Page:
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False Claims Act Statistics, News & Analysis

The Gift That Keeps On Giving: Pre-ACA Public Disclosure Bar's Stringent Original Source Requirements Defeat Relator's Claim in the Fifth Circuit

As we have written about previously, although almost eight years have passed since the 2010 ACA amendments, because qui tam actions often stay under seal for many years, there are numerous cases before the courts to this day that involve conduct that occurred prior to the amendments. Most recently, the Fifth Circuit in United States ex rel Solomon v. Lockheed Martin Corp. upheld a grant of summary judgment in favor of defendants Lockheed Martin and Northrop Grumman where the relator failed to show that his knowledge of the allegedly false claim was not derived from earlier public disclosures under the pre-2010 amendments to the original source exception. 878 F.3d 139 (5th Cir. 2017).

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Time to Take Your Medicine: Fifth Circuit Decision Diagnoses Problems with Causation Arguments

Last month, we covered United States ex rel. King v. Solvay Pharmaceuticals, Inc. on the issue of the FCA’s public disclosure bar pre-Affordable Care Act. Today, we explore another aspect of that same opinion — the causation requirements necessary to sustain a fraudulent inducement FCA claim. The Fifth Circuit delivered relators a dose of bitter medicine in its opinion, affirming the district court’s grant of summary judgment to the defendant pharmaceutical company on the grounds that relators failed to demonstrate a causal link between the alleged false statements and any actual false claims.

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Up-Up-And-Away: $92.9 Million FCA Verdict Balloons to $295.5 Million Judgment After Court Imposes Treble Damages and Near-Max FCA Penalties

On Friday, a Houston federal court entered judgment totaling $295.5 million in an FCA and FIRREA (Financial Institutions Reform, Recovery, and Enforcement Act of 1989) case, up from the jury’s verdict of $92.9 million. The case is United States v. Allied Home Mortgage Corporation, et al., 4:12-cv-02676-GCH (S.D. Tex.), and it centers around defaulted home mortgage loans insured through the U.S. Department of Housing and Urban Development (HUD). We here at LLB previously wrote about the jury’s verdict in this intervened qui tam (available here).

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Back to Basics with the Original Source: Pre-ACA Public Disclosure Bar

With the fate of the Affordable Care Act in question these days, the FCA community nevertheless continues its struggle to understand and cope with the changes wrought to the statute over seven years ago through the 2010 ACA amendments. And yet, due in large part to the quirky nature of the FCA’s sealing provision, which results in cases existing “undercover” for years, application of pre-ACA law remains an occasional necessity. In September, the Eighth and Fifth Circuits each examined the question of what it means to be a pre-ACA “original source,” the saving grace for relators whose allegations would otherwise be subject to dismissal under the public disclosure bar.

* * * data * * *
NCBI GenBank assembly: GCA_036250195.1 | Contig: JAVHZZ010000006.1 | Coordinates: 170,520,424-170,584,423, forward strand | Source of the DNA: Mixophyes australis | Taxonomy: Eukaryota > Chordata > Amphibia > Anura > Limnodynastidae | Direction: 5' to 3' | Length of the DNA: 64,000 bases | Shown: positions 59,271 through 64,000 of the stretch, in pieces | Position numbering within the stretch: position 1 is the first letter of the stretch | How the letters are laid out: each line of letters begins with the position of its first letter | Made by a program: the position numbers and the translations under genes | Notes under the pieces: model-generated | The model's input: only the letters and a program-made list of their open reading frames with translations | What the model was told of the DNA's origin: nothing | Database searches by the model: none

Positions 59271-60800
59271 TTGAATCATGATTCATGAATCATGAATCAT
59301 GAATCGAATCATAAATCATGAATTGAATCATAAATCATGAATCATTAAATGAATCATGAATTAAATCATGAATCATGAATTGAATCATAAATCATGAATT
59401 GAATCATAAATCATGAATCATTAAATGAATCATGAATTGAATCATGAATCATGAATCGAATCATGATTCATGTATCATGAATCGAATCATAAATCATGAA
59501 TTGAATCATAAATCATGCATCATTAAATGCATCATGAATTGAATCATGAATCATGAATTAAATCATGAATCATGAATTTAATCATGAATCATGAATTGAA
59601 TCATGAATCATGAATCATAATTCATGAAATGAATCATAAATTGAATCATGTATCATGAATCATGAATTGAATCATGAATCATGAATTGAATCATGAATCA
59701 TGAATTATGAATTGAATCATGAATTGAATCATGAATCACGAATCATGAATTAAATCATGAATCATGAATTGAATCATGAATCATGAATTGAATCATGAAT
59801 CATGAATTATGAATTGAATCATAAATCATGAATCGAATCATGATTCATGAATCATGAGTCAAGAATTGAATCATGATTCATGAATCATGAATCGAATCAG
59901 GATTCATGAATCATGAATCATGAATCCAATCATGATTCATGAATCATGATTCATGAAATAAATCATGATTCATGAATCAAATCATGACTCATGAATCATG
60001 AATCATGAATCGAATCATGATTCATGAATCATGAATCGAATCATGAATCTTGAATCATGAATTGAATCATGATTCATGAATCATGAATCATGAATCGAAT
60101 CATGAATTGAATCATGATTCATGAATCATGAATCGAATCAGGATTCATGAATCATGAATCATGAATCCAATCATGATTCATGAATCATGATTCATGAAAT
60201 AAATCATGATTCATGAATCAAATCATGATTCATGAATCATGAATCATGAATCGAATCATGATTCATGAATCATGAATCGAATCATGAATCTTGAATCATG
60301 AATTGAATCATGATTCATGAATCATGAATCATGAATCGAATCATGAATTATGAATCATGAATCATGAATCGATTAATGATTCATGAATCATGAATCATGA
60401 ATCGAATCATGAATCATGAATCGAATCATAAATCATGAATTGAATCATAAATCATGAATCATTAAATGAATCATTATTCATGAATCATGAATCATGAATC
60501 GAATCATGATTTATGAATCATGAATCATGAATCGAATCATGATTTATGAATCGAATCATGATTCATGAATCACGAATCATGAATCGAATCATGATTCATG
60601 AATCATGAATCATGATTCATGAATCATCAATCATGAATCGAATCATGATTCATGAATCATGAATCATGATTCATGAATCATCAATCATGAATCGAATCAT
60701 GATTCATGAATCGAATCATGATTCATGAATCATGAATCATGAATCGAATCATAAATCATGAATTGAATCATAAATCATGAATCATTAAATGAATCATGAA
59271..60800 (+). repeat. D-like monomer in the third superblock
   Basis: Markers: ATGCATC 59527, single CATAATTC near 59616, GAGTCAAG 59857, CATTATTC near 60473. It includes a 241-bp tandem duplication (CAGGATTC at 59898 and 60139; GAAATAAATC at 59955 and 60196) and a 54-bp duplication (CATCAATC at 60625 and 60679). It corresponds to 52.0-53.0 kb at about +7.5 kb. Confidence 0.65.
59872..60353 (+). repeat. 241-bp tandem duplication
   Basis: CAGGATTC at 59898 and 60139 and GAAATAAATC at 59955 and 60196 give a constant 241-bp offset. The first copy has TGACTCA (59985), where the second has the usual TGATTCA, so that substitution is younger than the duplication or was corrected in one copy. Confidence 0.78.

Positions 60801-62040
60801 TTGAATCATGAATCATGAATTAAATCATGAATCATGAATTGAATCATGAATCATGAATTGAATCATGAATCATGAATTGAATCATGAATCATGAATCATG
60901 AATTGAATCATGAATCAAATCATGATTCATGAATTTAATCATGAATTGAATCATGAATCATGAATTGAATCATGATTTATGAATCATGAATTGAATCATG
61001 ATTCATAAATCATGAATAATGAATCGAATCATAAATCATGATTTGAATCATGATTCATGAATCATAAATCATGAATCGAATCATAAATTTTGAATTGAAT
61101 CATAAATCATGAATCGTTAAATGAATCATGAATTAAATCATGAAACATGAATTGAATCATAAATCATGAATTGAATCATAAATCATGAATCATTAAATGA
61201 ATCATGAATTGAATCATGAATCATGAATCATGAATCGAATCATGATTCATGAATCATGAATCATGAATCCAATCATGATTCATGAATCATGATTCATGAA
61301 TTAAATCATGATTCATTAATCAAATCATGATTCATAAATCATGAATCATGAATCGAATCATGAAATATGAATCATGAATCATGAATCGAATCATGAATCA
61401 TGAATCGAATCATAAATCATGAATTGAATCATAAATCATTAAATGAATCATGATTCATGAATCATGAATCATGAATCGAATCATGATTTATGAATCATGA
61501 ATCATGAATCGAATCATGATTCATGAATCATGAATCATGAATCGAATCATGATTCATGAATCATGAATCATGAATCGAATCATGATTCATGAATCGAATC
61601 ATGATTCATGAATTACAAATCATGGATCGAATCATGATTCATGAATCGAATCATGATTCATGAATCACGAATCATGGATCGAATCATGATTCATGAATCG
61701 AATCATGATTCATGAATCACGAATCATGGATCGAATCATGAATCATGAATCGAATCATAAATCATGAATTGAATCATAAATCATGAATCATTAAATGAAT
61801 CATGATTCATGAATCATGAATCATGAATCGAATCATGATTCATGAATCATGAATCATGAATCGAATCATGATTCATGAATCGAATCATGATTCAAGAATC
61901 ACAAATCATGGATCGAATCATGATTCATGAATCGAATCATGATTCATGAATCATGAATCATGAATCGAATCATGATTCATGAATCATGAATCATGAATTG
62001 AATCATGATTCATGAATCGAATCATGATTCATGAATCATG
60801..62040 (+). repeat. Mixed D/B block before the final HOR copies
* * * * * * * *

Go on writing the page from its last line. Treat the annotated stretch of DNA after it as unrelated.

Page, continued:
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False Claims Act Cert. Monitor: Attorneys’ Fees, Reverse False Claims, Public Disclosure Bar, and Government Employees as Relators Feature in Three New Petitions

Three new FCA relator cert. petitions have landed in the past few weeks, covering the gamut of FCA legal issues.

First, the relator in U.S. ex rel. Harper v. Muskingum Watershed Conservancy District, 16-1278, takes us back to 1L Property, alleging that the Army in 1949 granted the defendant water district a “determinable fee simple estate subject to a possibility of reverter interest retained by the United States.” In other words, the government gave the water district government land to keep so long as the land was used for recreation, conservation, etc. The relator contends that when the defendant entered into oil and gas leases on the land but kept the land and the lease income, it knowingly and improperly avoided an obligation to return the property and income to the government—i.e., a conversion reverse false claim. The question presented to the Court is whether, for a reverse false claim, the relator needed to plead that the defendant subjectively knew that it was violating the terms of the deed and had not committed a mistake of law. A potential difficulty for this petition, however, is that neither Sixth Circuit’s majority nor the dissent focused on the question of subjective knowledge of mistake of law, but rather on whether the relator pleaded sufficient facts from which the court could infer that the defendant “knew or should have known” of the requirement to return the property. The response is currently due June 26, 2017.

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Fifth Circuit Holds Relators’ Rubber Stamp Anxiety Insufficient to Clear Escobar’s Materiality Hurdle Given Government Inaction after Investigation

The Fifth Circuit recently issued a helpful materiality decision for defendants in Abbott v. BP Exploration & Production, finding that the Department of the Interior’s (“DOI”) decision to allow an oil production facility to continue operating after an investigation into the relators’ allegations is “strong evidence” that a regulation’s alleged stamping requirement is not material. No. 16-20028, 2017 WL 992506 (5th Cir. Mar. 14, 2017).

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